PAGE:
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Three Reasons You Shouldn’t Shave Your Pet

Thursday, July 11, 2013 - 12:00pm
Golden retriever wearing red collar

It’s hot out there! And if your Golden Retriever or long-haired kitty seems to suffer when the mercury rises, you might feel some temptation to break out your grooming tools and give your pets a full shave-down. We get where you’re coming from.

But wait! Put down those clippers! According to experts, you’ll be doing your pet a disservice. Here’s why:

  1. While you or I would hate to sport a fur coat in 100-degree weather, your pets’ fur coats are actually providing them with heat relief.

“A dog’s coat is kind of like insulation for your house,” explains Dr. Louise Murray, Senior Vice President of the ASPCA Animal Hospital. “Insulation stops your home from getting too cold in winter, but it also keeps it from overheating in summer—and your dog’s coat does the same thing.”

Dogs’ coats have several layers, and these layers are essential to your dog’s comfort in the heat. Robbing your dog of this natural cooling system can lead to discomfort and overheating. And keeping your dog cool isn’t the only reason to leave his coat intact, Dr. Murray warns.

  1. Your dog’s coat prevents your pup from getting sunburn and helps protect her from skin cancer.

To protect your pet from sunburn and skin cancer, save longer walks for evenings, and consider applying pet-specific sun block to thinly covered areas like the bridge of your dog’s nose, the tips of his ears and his belly, Dr. Murray suggests, noting that pets with thin coats, as well as those with white or light-colored coats, are especially at risk for sun damage.

  1. There are better ways to manage your pets’ coats to keep them cool: trimming and brushing.

“It’s OK to trim your long-haired dog’s long hair, such as any hair that hangs down on his legs,” Dr. Murray says. Just never attempt to clip mats off your pet’s coat with scissors, Dr. Murray adds. And if you’ve got a long-haired kitty, leave her coat intact. Instead, brush her a little more frequently during the hot summer months.

Of course, pet parents should remember to keep pets inside with plenty of water during hot days—hydration is key! For more important information on summer pet care, visit our Hot-Weather Tips. Stay cool out there!

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julie

Seriously? Your dog sweats? How are you leaving hair to cover the skin if you are shaving? If she has hair that's one thing. If she has fur, or a double coat she needs her hair long so the weight of it makes the hair fall out enabling the follicle to produce a new guard hair. If the old hair stubble remains in the follicle it cannot produce a new hair or may produce a deformed hair. Most of the double coated dogs never recover from a shave down. They look ridiculous because the coat comes back patchy of only the undercoat comes back. You are not doing your dog a favor by shaving it has a double coat.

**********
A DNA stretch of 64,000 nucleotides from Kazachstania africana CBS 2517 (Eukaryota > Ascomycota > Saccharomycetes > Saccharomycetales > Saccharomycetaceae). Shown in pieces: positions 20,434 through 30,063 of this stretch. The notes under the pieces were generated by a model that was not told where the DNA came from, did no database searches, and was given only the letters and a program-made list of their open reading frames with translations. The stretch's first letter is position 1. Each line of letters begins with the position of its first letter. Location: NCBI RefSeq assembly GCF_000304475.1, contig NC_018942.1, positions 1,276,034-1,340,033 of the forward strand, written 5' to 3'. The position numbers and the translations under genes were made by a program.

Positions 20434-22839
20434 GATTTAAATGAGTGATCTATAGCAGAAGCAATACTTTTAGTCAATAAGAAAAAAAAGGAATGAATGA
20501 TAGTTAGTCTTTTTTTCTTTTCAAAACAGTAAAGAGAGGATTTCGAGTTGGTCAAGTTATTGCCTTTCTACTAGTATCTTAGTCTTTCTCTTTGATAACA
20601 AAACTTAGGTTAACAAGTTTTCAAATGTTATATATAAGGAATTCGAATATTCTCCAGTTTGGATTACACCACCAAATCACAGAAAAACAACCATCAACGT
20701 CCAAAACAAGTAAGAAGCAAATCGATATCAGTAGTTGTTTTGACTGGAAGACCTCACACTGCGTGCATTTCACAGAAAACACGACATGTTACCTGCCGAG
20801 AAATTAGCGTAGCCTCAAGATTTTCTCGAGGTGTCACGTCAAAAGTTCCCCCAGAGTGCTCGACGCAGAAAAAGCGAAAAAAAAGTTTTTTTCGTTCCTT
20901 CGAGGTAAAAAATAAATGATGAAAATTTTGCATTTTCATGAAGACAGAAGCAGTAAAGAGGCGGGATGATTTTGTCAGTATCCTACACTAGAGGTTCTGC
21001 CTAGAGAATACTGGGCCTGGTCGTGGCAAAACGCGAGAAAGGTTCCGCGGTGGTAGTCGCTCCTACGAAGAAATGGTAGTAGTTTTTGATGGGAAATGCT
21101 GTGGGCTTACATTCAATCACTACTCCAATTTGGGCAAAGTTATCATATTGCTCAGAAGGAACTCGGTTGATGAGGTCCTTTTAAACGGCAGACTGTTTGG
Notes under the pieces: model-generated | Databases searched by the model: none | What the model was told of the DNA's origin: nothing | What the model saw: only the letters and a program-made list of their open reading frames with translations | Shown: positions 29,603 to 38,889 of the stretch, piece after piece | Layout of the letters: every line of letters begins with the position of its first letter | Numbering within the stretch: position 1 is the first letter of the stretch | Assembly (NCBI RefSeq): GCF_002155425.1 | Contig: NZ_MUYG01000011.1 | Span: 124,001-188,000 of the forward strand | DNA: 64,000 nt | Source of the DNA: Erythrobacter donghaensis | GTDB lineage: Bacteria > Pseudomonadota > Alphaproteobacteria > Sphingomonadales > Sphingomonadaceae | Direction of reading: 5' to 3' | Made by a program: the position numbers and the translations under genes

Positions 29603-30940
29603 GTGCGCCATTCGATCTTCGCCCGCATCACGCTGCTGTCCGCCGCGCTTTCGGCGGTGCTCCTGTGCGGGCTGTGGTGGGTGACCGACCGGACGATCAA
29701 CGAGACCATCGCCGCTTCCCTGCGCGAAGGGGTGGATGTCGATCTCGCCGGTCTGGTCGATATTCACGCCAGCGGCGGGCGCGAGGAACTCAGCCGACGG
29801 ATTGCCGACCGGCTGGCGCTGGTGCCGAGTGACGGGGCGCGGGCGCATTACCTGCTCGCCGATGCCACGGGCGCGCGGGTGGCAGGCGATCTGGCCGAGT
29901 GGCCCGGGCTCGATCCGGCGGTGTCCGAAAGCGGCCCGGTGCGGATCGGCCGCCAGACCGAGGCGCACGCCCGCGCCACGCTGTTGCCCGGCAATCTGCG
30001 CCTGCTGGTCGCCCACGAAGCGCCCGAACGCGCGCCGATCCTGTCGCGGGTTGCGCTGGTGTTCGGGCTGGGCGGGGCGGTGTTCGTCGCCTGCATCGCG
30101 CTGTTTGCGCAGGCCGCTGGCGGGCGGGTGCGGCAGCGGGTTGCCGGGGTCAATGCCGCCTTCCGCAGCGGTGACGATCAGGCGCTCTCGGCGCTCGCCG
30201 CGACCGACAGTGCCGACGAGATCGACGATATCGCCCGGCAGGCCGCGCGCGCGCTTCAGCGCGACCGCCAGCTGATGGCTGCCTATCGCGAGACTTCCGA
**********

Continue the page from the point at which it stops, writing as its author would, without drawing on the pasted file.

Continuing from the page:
Brian

Dogs do not sweat. They manage heat by panting and through the pads in their paws. They also cool by laying on a cool surface: grass, linoleum/marble floor, or dig a hole and lay down in it to cool off.

patte purcell

I TOTALLY agree with you!

PJ-animal lover

As several people have already pointed out to Dale, dogs do NOT sweat & therefore cannot cool themselves in that fashion as we humans do. They decrease their body temperature through their paws & by panting. So if your dog is too hot it would be more helpful for you to dip her paw pads in cool water or some rescues even advise sponging the paws with alcohol which evaporates more quickly 7 therefore cools more rapidly.

Angela

DUH! OF COURSE your GROOMER RECOMMENDS it!!!!
THATS HOW THEY MAKE MONEY!
THEY MAKE THE MOST $$$ IN THE SUMMER

bc so many ppl think its beneficial for heat management. do the research; it takes 3 minutes

Jessica, RVT

Dogs only sweat via panting and through the bottom of their feet. They do not have sweat glands on their body... therefore, shaving to keep them cooler just does not work in the manner that you think it does.

Joe Ratliff

I totally disagree with this article. I lost my beloved dog "Rusty" 3 years ago. For the entire 15 years of his life and the 15 years of my other wonderful dog, "Buddy", I would have them shaved every summer. It never caused them any problems and I know it not only made them more comfortable, but helped to extend their lives since they were both big dogs with long hair. Their breathing and respiration rates would drop dramatically after the hair cuts. I would also apply block out to vulnerable areas exposed to the sun and give them cooling hose showers on a regular basis.

Eva

I have an elderly Angora rabbit. I rescued him aged 8 from a shelter here in Singapore where it's really hot all year round. Since shaving him he's had a new lease of life and runs and hops about with renewed interest in life. I will continue to have his coat removed...

Willis

I also disagree somewhat with the article. I have two longhair indoor cats and I have them shaved twice every summer and intend to keep doing so. They are definitely happier, and I don't think they will get sunburned indoors! Articles such as this don't seem to address indoor pets. My cats love being shaved and any owner who can't recognize when their pets are happier should not have pets.

Darrin Buswell

You are 100% right Willis. I shave my 2 long-haired indoor cats every spring. They are are more comfortable and relaxed. Also i do not have to pester them with grooming to remove mats which neither one of them are fond of. They are both senior.

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